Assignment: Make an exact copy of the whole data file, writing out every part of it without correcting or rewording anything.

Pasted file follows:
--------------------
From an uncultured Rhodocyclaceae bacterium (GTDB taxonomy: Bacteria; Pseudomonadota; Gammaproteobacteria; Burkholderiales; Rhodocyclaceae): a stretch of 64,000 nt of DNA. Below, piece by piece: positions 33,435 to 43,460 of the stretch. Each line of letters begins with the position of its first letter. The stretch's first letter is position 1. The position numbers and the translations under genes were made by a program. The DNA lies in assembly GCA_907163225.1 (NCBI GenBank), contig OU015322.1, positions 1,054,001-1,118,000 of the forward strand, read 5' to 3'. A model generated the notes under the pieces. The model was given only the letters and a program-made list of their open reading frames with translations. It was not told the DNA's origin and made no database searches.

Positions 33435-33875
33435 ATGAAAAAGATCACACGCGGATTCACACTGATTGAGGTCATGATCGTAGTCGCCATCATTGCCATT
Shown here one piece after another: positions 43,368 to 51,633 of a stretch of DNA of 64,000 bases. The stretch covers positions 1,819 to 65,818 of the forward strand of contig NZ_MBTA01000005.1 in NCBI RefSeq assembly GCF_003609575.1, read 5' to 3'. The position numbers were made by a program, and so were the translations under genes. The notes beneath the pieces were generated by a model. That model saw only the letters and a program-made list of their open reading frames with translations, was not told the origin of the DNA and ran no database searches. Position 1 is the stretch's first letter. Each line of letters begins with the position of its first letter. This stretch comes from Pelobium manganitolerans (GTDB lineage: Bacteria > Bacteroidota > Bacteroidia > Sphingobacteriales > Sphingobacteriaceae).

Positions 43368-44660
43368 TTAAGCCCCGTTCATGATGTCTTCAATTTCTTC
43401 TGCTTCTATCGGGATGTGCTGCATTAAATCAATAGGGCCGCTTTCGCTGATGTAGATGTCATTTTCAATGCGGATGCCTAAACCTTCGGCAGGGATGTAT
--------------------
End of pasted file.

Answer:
From an uncultured Rhodocyclaceae bacterium (GTDB taxonomy: Bacteria; Pseudomonadota; Gammaproteobacteria; Burkholderiales; Rhodocyclaceae): a stretch of 64,000 nt of DNA. Below, piece by piece: positions 33,435 to 43,460 of the stretch. Each line of letters begins with the position of its first letter. The stretch's first letter is position 1. The position numbers and the translations under genes were made by a program. The DNA lies in assembly GCA_907163225.1 (NCBI GenBank), contig OU015322.1, positions 1,054,001-1,118,000 of the forward strand, read 5' to 3'. A model generated the notes under the pieces. The model was given only the letters and a program-made list of their open reading frames with translations. It was not told the DNA's origin and made no database searches.

Positions 33435-33875
33435 ATGAAAAAGATCACACGCGGATTCACACTGATTGAGGTCATGATCGTAGTCGCCATCATTGCCATT
Shown here one piece after another: positions 43,368 to 51,633 of a stretch of DNA of 64,000 bases. The stretch covers positions 1,819 to 65,818 of the forward strand of contig NZ_MBTA01000005.1 in NCBI RefSeq assembly GCF_003609575.1, read 5' to 3'. The position numbers were made by a program, and so were the translations under genes. The notes beneath the pieces were generated by a model. That model saw only the letters and a program-made list of their open reading frames with translations, was not told the origin of the DNA and ran no database searches. Position 1 is the stretch's first letter. Each line of letters begins with the position of its first letter. This stretch comes from Pelobium manganitolerans (GTDB lineage: Bacteria > Bacteroidota > Bacteroidia > Sphingobacteriales > Sphingobacteriaceae).

Positions 43368-44660
43368 TTAAGCCCCGTTCATGATGTCTTCAATTTCTTC
43401 TGCTTCTATCGGGATGTGCTGCATTAAATCAATAGGGCCGCTTTCGCTGATGTAGATGTCATTTTCAATGCGGATGCCTAAACCTTCGGCAGGGATGTAT